Technology and Teamwork
Ms. Coon is a shareholder in the Michigan based law firm of Trott & Trott. This viewpoint is the first part of an article she wrote about the foreclosure process. The second part will run in the May edition.
Foreclosure works to make things equitable and affordable for all borrowers by helping to control losses, despite the forbidding sound of the word to lay audiences. Foreclosure helps preserve the cost structure, yields and profitability that our lenders and financial market require in order to sustain our nation's free-market mortgage system, i.e., homeownership.
Where do we come in? The success of this foreclosure process depends on the performance and integrity of the servicing industry and their allies, law firms who specialize in foreclosure. Working together over the years, we have created a highly efficient, quality system that has proven adaptable.
Trends and Challenges
It wasn't that long ago that we were shuffling stacks of typewritten reports of data compiled manually, typing foreclosure publication notices and sale deeds, and flipping through Rolodexes. Now we work with computers and sophisticated database management programs that we use to manage the progress of foreclosure referrals.
Certainly, the sheer increases in volume that servicers and strategic partners must deal with each new year make a strong case for technology. Yes, more borrowers (increased population and residential housing stock in our nation) mean more defaults and more work for us.
Still, other factors have contributed to the growth in volumes. These include the refi boom, the greater variety of mortgage types, less conformity in borrower profiles and the ease with which many debtors can file for bankruptcy. In all, these factors reflect our dynamic mortgage lending marketplace; what most would agree is the world's most creative and fluid.
As a result, we have an intensive work flow, but one where cases can't be pigeonholed and standardized as easily as in the past. This is for two reasons. The first is our more complex society. Families with multiple households or multiple properties, divorce, separation, claims of children, homes bought for elder parents, our mobile society: these can all complicate title searches and communication with those about to be foreclosed upon or those already in process. The second factor is the complexity of the lending industry itself. Hundreds - maybe thousands - of mortgage lenders, servicers and investors now operate, each with distinct process requirements and reporting criteria that its foreclosure law firm partner must follow. Servicers' increased reliance on outsourcing has also resulted in additional demands to the law firm. The demands on our time and the possibilities for making an error multiply similarly. Add to this, of course, perhaps our No. 1 mandate-always shorten, shorten, shorten that time period from referral to the first legal action and referral to sale.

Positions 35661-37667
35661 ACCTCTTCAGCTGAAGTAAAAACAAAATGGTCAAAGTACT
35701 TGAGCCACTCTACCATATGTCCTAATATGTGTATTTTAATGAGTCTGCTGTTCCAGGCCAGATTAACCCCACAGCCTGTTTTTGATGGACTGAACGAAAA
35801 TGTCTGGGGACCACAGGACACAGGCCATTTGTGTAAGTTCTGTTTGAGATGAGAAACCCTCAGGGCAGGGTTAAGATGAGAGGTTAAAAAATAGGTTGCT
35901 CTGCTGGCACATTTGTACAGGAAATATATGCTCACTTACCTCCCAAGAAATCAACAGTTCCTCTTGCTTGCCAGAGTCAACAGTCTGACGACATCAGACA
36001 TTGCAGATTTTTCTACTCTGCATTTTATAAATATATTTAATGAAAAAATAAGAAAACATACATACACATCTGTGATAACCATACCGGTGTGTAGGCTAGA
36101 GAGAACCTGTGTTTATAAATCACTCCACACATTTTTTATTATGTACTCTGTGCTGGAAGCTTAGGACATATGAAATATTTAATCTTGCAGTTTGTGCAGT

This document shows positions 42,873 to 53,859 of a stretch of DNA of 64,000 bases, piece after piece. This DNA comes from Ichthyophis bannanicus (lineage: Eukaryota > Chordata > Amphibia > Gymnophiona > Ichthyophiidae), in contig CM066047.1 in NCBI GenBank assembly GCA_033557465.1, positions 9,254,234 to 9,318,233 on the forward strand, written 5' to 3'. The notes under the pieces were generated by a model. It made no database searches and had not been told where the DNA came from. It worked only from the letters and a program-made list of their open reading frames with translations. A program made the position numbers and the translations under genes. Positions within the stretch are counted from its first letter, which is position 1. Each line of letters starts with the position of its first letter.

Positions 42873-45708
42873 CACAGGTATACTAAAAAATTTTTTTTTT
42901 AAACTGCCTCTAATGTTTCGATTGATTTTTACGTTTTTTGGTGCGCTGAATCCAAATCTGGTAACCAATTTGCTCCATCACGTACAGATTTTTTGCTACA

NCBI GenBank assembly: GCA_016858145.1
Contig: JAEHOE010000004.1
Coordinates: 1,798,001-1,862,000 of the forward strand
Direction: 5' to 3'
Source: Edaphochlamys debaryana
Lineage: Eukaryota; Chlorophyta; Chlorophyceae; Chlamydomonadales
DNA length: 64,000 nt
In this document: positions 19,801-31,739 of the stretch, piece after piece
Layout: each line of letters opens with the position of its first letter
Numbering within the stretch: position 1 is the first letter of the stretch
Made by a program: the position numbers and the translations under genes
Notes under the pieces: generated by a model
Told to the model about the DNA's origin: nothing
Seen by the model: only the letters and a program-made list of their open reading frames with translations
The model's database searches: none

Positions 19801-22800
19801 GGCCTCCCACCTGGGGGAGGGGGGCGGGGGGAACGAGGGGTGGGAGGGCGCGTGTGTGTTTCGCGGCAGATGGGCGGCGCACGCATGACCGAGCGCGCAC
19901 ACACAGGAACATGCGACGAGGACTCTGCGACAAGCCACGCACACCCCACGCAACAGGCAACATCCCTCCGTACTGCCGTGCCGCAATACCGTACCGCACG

Cost Control, New Efficiencies
All is not doom and gloom. We have responded with systems, technologies, personnel and organizational behavior that cuts costs, reduces staff requirements as much as possible, and improves accuracy. At the same time, we must have some flexibility and adhere to ethical standards. As an example of the former, we may be able to identify candidates (in or out of bankruptcy) that would be appropriate for different loss mitigation options. As handled by a firm's loss mitigation department, this strategy often retains home ownership for the borrower while reducing servicing and foreclosure costs and improving the lender's portfolio yield.
Clearing the Way
A key factor of success is identifying bottlenecks in the foreclosure process. One such issue has been the ability to secure clear title on a property. The culprit, in most cases, is sloppy work on the origination side. One solution implemented by my firm was the creation of a title subdepartment within our foreclosure division. As soon as the problem is identified, our title attorneys and trained specialists start working in all directions to rectify the problems. This has helped to reduce the time frames on these problematic files substantially. Other firms have implemented similar programs.
Data entry is time consuming and error prone. An approach that has helped firms when dealing with data is an "enter once, make sure it is correct through quality control procedures, then leave it alone" policy. Locking down and securing data in that way, such as with the legal description of property and other data used repeatedly through the process, has reduced errors and saved time. Similarly, all client-specific rules (lender, servicers, outsourcers or investors) typically outlined in attorney agreements, for example, if appraisals should be ordered, reporting format, requested data entry of client systems, preferred communication methods, billing terms and the like, are all built right into our customer state-of-the art case management system. There is no need to keep looking up the required procedures and much less chance of missing a deadline.
It would be the subject of a separate article, but I want to highlight the importance of working, wherever possible, for a standardized nomenclature and system in foreclosure reporting, auditing and invoicing. USFN, of which our firm is an active participant, has worked closely with the MBA and the real estate finance and servicing industry as a whole to achieve greater efficiencies and cost savings in the processing of foreclosures and bankruptcies, in training, and in monitoring state and federal legislative and regulatory action and trends. This type of coordination will help improve profitability for all of us.
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